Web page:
Kentucky Spurs Entrepreneurs with Funding and Innovation Network
Entrepreneur funding and support network boost startups in Kentucky.
Kentucky is known for championing horses fast out of the starting gate. Today, that includes entrepreneurs racing to turn their ideas into commercial reality.
The Bluegrass State is in the forefront of supplying seed capital and networking support that enables early-stage companies to transform innovative concepts into job creation and prosperity.
“We were enticed with monetary compensation and in-kind services by cities in other states, but Louisville and Kentucky topped them,” says Jenny Corbin, founder and CEO of TNG Pharmaceuticals, a startup born after she and fellow MBA students at the University of Louisville’s Forcht Center for Entrepreneurship won the 2011 Global Championship at Venture Labs Investment Competition.
First in Matching Grants
Kentucky’s winning support of entrepreneurship is exemplified in its Small Business Innovation Research (SBIR) and Small Business Technology Transfer (STTR) programs.
“Kentucky is the only state that matches Phase 1 and Phase 2 of the federal grants for up to two years,” says Gene Fuqua, executive director of the Kentucky Cabinet for Economic Development’s Office for Commercialization and Innovation. “The program has helped lure 16 companies to relocate to Kentucky from other states.”
Another program, the Commonwealth Seed Capital Fund (CSC), an independent fund established by the state’s Economic Development Partnership Board, has awarded $7.8 million to 21 companies and $14.2 million to 11 funds that leveraged $38.2 million in additional investments in Kentucky.
Another startup draw is the Kentucky Innovation Network, 13 commercialization centers around the state that work to increase statewide knowledge of entrepreneurship, startup processes and investment practices, while providing free services to existing businesses, startups and the investment community.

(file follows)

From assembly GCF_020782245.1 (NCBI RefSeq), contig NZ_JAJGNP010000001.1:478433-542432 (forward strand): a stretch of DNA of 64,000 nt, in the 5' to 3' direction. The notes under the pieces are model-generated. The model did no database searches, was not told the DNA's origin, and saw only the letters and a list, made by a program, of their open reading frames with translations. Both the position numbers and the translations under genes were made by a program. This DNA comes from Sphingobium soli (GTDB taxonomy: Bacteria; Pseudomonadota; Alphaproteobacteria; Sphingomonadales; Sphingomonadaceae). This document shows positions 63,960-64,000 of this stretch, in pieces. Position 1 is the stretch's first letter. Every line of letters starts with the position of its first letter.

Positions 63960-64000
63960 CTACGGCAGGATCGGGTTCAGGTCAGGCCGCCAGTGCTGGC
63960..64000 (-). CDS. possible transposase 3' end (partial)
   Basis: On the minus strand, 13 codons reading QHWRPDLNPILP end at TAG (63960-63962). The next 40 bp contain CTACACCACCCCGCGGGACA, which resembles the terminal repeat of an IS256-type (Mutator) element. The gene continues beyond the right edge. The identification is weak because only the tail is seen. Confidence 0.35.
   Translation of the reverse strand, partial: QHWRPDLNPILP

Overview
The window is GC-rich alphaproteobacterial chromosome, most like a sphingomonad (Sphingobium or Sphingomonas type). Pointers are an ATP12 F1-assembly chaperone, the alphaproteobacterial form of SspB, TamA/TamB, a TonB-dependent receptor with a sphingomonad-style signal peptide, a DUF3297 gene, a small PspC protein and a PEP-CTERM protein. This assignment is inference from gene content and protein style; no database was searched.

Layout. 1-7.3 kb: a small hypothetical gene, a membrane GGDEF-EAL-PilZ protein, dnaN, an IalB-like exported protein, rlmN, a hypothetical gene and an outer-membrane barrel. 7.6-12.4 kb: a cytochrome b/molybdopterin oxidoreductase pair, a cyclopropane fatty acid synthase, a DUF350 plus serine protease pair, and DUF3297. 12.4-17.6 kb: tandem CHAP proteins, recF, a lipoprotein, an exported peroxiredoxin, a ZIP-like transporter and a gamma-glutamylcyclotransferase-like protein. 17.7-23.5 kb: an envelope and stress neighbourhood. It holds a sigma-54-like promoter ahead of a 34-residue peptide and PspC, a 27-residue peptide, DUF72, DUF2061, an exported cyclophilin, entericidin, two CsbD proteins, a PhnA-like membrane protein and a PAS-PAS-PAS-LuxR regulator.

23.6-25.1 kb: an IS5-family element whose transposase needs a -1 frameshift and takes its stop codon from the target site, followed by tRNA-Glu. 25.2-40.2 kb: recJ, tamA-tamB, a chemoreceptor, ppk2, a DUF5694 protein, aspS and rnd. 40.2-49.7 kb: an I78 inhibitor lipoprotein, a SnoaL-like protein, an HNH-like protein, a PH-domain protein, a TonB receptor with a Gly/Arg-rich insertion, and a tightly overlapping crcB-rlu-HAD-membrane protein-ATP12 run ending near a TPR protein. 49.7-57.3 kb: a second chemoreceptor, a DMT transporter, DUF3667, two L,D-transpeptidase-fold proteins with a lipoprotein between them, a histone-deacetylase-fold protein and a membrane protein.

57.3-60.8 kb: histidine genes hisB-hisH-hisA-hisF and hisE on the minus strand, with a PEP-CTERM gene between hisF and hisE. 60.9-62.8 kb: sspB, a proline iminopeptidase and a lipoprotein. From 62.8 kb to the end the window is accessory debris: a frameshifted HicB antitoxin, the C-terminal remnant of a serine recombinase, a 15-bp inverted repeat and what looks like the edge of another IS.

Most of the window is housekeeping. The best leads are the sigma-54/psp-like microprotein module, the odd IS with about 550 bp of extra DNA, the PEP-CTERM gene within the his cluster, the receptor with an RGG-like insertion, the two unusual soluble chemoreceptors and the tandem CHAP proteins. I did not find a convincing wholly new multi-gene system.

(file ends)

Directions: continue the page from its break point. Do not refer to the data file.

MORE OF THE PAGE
Nucleus Innovation Parks
Nucleus, a subsidiary of the University of Louisville Foundation, is the economic development arm of the University of Louisville. Nucleus nurtures entrepreneurs through specialized services and facilities, as well as fostering niche accelerators.
“Kentucky has programs along the continuum of the company life cycle, offering assistance through that ‘valley of death’ stage to the other side,” says President and CEO Vickie Yates Brown.
Over the next 20 years, Nucleus Research Parks may receive up to $2.3 billion from two state-approved tax increment financing (TIF) districts, making it one of the largest approved TIFs in the country. Nucleus already has four facilities in Louisville, along with a newly renovated co-working space called iHub.
Nucleus will also help develop the Belknap Engineering and Applied Sciences Research Park adjacent to the University of Louisville main campus
Nucleus has been instrumental in the success of startups like Potentia, an early-stage biotech company acquired by Alcon; Iasis Healthcare, which owns and operates community-focused hospitals; and PGXL, a pioneer in personalized medicine.
Louisville is home to UPS’ largest health-care logistics campuses in the world, an important factor for PGXL and other health companies they recruit here, notes Yates.
Kentucky Science and Technology Corporation
Early-stage technology firms also benefit from the Kentucky Science and Technology Corp., an independent nonprofit that sponsors a variety of initiatives.
“Our systems are geared toward pushing the innovation envelope for entrepreneurs and providing solid business assistance to develop a market, capital base and initial direction,” says President Kris Kimel.
That support includes the Kentucky Enterprise Fund, a venture capital-type fund that invests up to $250,000 in high-growth, early-stage companies developing advanced technologies.
“Kentucky has a pro-business culture and attitude overall,” adds Fuqua. "We make every effort to do whatever is necessary for entrepreneurs.”